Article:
In his boyhood and youth, Whittier's life was that of a farmer's son. In summer he worked on the Merrimack farm; in winter he made shoes,- for in those days almost every rural household had. a shop where the men and boys worked at shoemaking during the long “snow-bound” season when there was little to be done out of doors.
The lad John Greenleaf enjoyed whatever advantage was afforded by the district school of those days. There was little to read but the Bible, “Pilgrim's Progress,” the almanac, and the weekly newspaper.
Yet the boy's poetic fancy was early stirred; and listening to the provincial traditions and legends, recounted by his elders at the fireside, he began to put his thoughts into numbers when yet very young.
When about eighteen years of age, Whittier sent a piece of verse to the Newburyport “Free Press,” of which William Lloyd Garrison, the earliest champion of the anti-slavery cause, was the editor. Garrison looked up his contributor, and encouraged him with praise and counsel. From that time we see the poet working upward in the old-fashioned way. His district-school training was supplemented by a year or more at the Haverhill Academy, and by a winter's practice as a teacher himself.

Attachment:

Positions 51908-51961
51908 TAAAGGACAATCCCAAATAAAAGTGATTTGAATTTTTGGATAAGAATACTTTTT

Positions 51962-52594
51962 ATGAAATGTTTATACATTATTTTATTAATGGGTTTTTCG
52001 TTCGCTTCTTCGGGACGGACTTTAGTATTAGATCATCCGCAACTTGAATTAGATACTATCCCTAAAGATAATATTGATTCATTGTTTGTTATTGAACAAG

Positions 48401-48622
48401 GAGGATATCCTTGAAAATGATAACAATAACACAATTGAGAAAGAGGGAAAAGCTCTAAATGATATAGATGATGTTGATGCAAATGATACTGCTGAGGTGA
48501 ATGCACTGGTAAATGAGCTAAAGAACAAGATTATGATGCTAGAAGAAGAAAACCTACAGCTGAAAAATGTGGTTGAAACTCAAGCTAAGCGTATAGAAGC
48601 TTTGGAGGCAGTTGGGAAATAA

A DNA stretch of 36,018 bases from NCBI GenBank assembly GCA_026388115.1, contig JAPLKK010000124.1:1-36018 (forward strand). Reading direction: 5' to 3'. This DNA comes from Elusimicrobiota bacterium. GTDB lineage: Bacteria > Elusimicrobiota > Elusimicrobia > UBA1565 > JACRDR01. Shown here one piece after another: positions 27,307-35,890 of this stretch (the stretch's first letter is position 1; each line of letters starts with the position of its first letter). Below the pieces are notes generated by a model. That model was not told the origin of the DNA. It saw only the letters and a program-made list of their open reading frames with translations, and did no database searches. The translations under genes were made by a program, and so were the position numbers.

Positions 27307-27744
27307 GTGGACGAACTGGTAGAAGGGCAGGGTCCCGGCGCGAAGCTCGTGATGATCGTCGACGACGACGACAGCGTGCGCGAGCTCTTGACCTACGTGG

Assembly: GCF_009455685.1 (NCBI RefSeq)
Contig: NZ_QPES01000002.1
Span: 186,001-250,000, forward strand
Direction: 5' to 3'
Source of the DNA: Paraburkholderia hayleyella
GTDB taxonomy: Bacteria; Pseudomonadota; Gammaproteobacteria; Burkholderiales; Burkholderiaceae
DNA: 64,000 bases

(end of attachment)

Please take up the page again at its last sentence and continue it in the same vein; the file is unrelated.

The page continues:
In 1829 we find Whittier editing a tariff paper in Boston. Before his twenty-fifth birthday he had experienced the vicissitudes of old-time journalism, changing from one desk to another, at Haverhill, Boston, and Hartford; still pursuing literature; ere long somewhat known as a poet and sketch writer, and near the close of this period issuing his first book,- the Legends of New England, in prose and verse. In this volume he showed a deep interest in the welfare of the Indians, of whom some still lingered in the region where the poet was born.